1963 - First undertaking of the Society tocoordinate massive immunization effort forpolio. Twelve tons of sugar cubes were used.Over 555,000 people immunized.
October 13, 1964 Dr. Charles Frazer is thefirst coordinator for the First-in-the-nationhouse-call project; which was a 24-hour house-call service conducted by OPMS until 1973.
May 11, 1965 Word White eliminated fromOPMS by-laws; Dr. R.H. Timpton was one offour African-Americans accepted intomembership in June.
1975 - Tel-Med established as first healthinformation service in city accessed bytelephone.
1993 Dr. Susan Weyer elected first femalepresident of OPMS.
ORLEANS PARISH MEDICAL SOCIETYS 125TH BIRTHDAYCELEBRATION PLANNING COMMITTEE
ROGER D. SMITH, M.D. & EDWARD F. FOULKS, M.D. - CO-CHAIRS
James B. Aiken, M.D.Patrick C. Breaux, M.D.
Floyd A. Buras, Jr., M.D.Isidore Cohn, Jr., M.D.Gustavo Colon, M.D.
Susan DAntoniWilliam Daly, Jr., M.D.
Mrs. Joseph (Erva) GuentherLeah Haldeman
Lynn Hickman, M.D.Mrs. Lynn (Joan) Hickman
Emil Koretzky, M.D.
Cary J. KuhlmannMrs. Gerald (Barbara) LaNasa
Paul Lansing, M.D.James Moises, M.D.
Mrs. Paul (Jerleen) NaccariPaul Naccari, Jr., M.D.
Cherie Niles, M.D.Thomas Nolan, M.D.
Janna PecquetE. Quinn Peeper, M.D.
William Renaudin, M.D.Alan Robson, M.D.
Eduardo Rodriguez, M.D.Joseph Sabatier, M.D.
Mrs. Joseph (Joyce) SabatierCharles Sanders, Jr., M.D.Mrs. Terry (Merle) Segura
Jay Shames, M.D.Mrs. Roger (Georgie) SmithWallace Tomlinson, M.D.Louis Trachtman, M.D.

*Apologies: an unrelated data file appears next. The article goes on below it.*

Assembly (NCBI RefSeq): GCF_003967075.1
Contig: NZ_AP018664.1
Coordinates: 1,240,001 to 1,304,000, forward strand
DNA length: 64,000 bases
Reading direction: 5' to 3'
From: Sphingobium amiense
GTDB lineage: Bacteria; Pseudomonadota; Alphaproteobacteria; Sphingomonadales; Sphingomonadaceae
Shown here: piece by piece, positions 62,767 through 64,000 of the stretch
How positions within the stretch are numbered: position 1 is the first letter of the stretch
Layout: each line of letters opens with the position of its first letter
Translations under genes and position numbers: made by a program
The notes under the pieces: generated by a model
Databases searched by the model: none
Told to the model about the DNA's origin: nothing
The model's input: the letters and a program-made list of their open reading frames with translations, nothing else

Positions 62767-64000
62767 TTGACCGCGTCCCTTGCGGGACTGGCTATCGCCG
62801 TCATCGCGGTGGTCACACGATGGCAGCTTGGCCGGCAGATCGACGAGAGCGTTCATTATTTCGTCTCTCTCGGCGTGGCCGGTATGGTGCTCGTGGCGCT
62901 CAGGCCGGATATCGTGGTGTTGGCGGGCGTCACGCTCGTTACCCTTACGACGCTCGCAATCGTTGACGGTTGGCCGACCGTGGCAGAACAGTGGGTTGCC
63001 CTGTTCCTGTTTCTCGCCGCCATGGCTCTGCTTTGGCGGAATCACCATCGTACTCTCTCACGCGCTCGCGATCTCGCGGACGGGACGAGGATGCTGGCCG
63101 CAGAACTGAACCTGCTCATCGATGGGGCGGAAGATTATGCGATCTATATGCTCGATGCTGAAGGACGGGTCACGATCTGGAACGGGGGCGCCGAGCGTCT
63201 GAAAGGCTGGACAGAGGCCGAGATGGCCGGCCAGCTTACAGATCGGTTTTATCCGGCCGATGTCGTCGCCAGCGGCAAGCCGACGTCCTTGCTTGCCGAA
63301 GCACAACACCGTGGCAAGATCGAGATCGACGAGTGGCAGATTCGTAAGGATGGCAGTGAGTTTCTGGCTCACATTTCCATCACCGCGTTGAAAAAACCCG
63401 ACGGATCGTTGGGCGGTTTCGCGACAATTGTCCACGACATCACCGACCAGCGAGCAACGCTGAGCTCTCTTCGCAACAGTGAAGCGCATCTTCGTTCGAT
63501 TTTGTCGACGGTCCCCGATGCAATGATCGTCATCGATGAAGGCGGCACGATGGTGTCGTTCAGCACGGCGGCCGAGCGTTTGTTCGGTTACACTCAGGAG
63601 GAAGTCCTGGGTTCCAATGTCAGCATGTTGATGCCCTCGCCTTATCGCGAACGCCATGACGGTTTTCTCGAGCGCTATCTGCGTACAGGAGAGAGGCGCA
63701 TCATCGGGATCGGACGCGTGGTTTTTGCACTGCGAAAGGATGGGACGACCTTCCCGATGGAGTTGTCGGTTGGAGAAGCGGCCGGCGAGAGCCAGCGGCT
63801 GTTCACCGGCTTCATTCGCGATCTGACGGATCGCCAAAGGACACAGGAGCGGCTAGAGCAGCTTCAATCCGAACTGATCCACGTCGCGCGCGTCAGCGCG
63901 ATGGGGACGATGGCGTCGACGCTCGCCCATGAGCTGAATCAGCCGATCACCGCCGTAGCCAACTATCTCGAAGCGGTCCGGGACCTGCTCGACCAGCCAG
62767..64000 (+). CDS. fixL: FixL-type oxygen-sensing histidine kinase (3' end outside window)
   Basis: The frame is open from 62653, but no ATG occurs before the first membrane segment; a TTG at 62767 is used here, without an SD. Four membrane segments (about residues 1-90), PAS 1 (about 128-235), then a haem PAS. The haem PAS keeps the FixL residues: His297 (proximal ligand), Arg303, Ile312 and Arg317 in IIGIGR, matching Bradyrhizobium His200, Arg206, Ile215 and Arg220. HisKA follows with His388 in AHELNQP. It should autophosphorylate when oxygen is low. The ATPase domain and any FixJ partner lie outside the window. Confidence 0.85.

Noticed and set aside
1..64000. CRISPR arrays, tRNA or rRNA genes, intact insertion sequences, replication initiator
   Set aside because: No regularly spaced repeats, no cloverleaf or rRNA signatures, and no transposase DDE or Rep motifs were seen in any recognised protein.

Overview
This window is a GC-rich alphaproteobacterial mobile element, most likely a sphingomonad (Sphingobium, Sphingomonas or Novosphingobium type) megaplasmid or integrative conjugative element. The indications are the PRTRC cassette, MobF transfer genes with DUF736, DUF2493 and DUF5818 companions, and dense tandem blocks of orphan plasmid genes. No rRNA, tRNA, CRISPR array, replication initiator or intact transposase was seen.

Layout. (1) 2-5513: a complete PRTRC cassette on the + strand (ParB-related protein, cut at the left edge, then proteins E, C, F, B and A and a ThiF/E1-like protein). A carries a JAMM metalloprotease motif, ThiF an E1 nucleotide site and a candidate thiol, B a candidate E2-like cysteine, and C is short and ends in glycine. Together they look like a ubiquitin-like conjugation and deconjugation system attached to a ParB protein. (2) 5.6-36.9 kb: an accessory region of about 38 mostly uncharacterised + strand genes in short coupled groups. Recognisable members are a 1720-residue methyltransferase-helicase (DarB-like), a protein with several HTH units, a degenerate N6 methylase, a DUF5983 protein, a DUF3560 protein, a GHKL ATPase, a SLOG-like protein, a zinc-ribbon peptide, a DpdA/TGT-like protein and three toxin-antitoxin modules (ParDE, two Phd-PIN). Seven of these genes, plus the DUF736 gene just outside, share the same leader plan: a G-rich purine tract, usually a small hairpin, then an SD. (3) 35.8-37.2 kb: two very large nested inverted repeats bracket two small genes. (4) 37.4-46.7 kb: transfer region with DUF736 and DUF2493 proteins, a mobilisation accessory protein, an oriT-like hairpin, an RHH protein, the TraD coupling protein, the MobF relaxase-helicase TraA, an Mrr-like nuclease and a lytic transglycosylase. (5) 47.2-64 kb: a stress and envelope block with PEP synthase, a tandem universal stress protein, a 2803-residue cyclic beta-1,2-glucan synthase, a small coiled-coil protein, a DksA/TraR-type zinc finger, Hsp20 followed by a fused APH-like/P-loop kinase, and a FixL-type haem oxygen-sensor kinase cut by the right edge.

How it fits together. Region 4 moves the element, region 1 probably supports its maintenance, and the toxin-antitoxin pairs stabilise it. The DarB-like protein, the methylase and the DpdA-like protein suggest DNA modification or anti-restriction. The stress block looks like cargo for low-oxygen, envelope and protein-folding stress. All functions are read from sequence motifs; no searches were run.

Larry Weiss, M.D.Susan Weyer, M.D.
John Yarborough, Jr., M.D.
Womens FashionThen: BustlesNow: MiniskirtsMens Formal FashionThen: White TieNow: Black TieU. S. PresidentThen: Rutherford B. HayesNow: George W. BushCommunicationThen: Letters & MeetingsNow: Email & Cell phonesEducational VenueThen: MeetingsNow: Online tutorialsTransportationThen: Horse & Buggy and StreetcarsNow: SUVs and VespasNew Orleans Favorite CocktailThen: Absinthe SazeracNow: Sazerac (hold the absinthe)Louisiana GovernorThen: Two governors - one from each party(Nicholls - Republican & Packard - Democrat)Now: Governor Mike FosterNew Orleans MayorThen: Isaac PattonNow: C. Ray NaginFever TreatmentThen: Tonics and BleedingsNow: Antibiotics
1878 & 2003: Whats In Then & NowLong-Distance TravelThen: Ships and TrainsNow: PlanesPublic Health EnemyThen: Yellow FeverNow: AIDS, SARS, West Nile, BioterrorismLong Distance CommunicationThen: Carrier PigeonsNow: FedEx, UPS and USPSPreferred MusicThen: Classical and spiritualsNow: Rap, Hip-Hop, and Oldies (1960s)Recent Military ConflictThen: Civil WarNow: Iraqi WarPrimary New Orleans IndustryThen: Import/ExportNow: TourismMedical EconomicsThen: Self-pay and use of the Barter system(livestock and vegetables in exchange for care)Now: Predominantly third-party insurance andgovernmentProminent ArtistThen: Degas, Monet and ManetNow: RodrigueAdult Entertainment VenueThen: StoryvilleNow: Canal Street BrothelScandal of the DayThen: State Returning Board election fraudNow: City Hall Corruption; InsuranceCommissioner jailed; former Gov. Edwards jailedin federal prison
2003Council of Governors
Roger D. Smith, M.D., ChairJames B. Aiken, M.D.David Borne, M.D.
Patrick Breaux, M.D.Floyd Buras, Jr., M.D.
Vincent A. Culotta, Jr., M.D.William Daly, Jr., M.D.David diLoreto, M.D.Ricardo Febry, M.D.Edward Foulks, M.D.
Maureen Hecker-Rodriguez, M.D.Thomas Hauth, M.D.
Steven Jones, M.D.Kevin Jordan, M.D.Russell Klein, M.D.
Emil Koretzky, M.D.Janis Letourneau, M.D.Harvey Malone, M.D.James Moises, M.D.Cherie Niles, M.D.
Thomas Nolan, M.D.Roberto Quintal, M.D.
Alan Robson, M.D.Eduardo Rodriguez, M.D.Donald Schexnayder, M.D.
Jay Shames, M.D.Sandra Spedale, M.D.
Dudley Stewart, Jr., M.D.Louis Trachtman, M.D.Larry Weiss, M.D., J.D.Michelle Zembo, M.D.
The Daily Picayune1878 - 2003 in Review